No—but the President did move forward with long-promised anti-China actions which establish new tariffs on almost $60 billion in Chinese imports. As expected, China immediately announced a list of 128 U.S. products as retaliation targets.
The stock market went down very sharply on Thursday and Friday, continuing its slide for the week as market participants continue to digest the ramifications of a trade war between the U.S. and China. Closing at 23,533.20, the Dow Jones Industrial Average is at its lowest level since November and clearly in official correction territory being down almost 12% from its 52-week high. Last week was the worst week for the averages since January of 2016.
Over the past few weeks, we have discussed tariffs, volatility and suggestions for personal review. News – The Trust Company Importantly, while corrections on average occur once every year, with an average pullback of -13.8%, US markets have not seen an average market correction (over -13.8%) in over 9 years. While a -12% market decline might feel “out of the ordinary”, the reality is that such declines are a common occurrence over long-term market cycles, are expected and a broader sign of a healthy functioning marketplace.
We want to be clear, trade wars can have severe consequences. A famous example would be the Smoot-Hawley Act passed by Congress in 1930 which many argued deepened the Great Depression. The legislation was designed to protect American farmers. More recently, President Bush raised steel tariffs in 2002 negatively impacting GDP and employment. The World Trade Organization, the arbiter of international trade disputes, ruled that the Bush tariffs were illegal.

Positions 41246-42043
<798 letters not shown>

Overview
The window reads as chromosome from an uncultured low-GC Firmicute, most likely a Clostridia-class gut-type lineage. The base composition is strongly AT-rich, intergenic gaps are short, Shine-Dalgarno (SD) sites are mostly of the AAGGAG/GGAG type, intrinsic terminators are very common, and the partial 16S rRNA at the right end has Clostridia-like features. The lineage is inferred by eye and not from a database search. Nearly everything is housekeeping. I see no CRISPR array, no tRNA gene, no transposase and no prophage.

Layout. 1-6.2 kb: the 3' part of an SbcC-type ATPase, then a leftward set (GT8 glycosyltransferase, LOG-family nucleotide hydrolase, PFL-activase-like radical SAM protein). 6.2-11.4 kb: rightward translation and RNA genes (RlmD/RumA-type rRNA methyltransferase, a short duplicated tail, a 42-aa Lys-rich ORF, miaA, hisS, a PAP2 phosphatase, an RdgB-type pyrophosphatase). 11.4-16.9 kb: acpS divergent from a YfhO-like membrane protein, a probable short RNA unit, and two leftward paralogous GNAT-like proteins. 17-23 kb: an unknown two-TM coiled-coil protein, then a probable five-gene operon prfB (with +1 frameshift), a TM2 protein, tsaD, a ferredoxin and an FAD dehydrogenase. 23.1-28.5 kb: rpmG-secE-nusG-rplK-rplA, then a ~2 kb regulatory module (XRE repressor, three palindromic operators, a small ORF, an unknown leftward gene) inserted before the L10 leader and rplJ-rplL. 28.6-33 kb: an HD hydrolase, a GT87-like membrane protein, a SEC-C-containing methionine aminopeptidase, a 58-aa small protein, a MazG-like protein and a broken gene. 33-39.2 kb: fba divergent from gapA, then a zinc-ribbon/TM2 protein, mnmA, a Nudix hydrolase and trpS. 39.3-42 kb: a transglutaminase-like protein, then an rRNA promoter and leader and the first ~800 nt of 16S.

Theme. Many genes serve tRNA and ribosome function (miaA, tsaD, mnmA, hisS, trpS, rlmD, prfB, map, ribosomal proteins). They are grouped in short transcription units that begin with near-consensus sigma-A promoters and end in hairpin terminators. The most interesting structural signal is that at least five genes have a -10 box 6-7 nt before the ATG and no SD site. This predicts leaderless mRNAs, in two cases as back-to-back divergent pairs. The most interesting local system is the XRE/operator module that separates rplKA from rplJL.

Domestically, the Federal Reserve has a dual mandate of maximum employment, stable prices, and moderate long-term interest rates. A full-scale trade war creates tension between those mandates and could alter the course of future actions.
So what actions should you take? First, make certain that your portfolio is aligned with your long-term goals and rebalance if necessary. We definitely are not market timers, but we do believe this is an excellent time to assess your cash needs and raise cash, if needed, for the next few years.
We continue to believe a long-term, all-weather, diversified approach will help you achieve long-term investment goals and mute volatility along the way.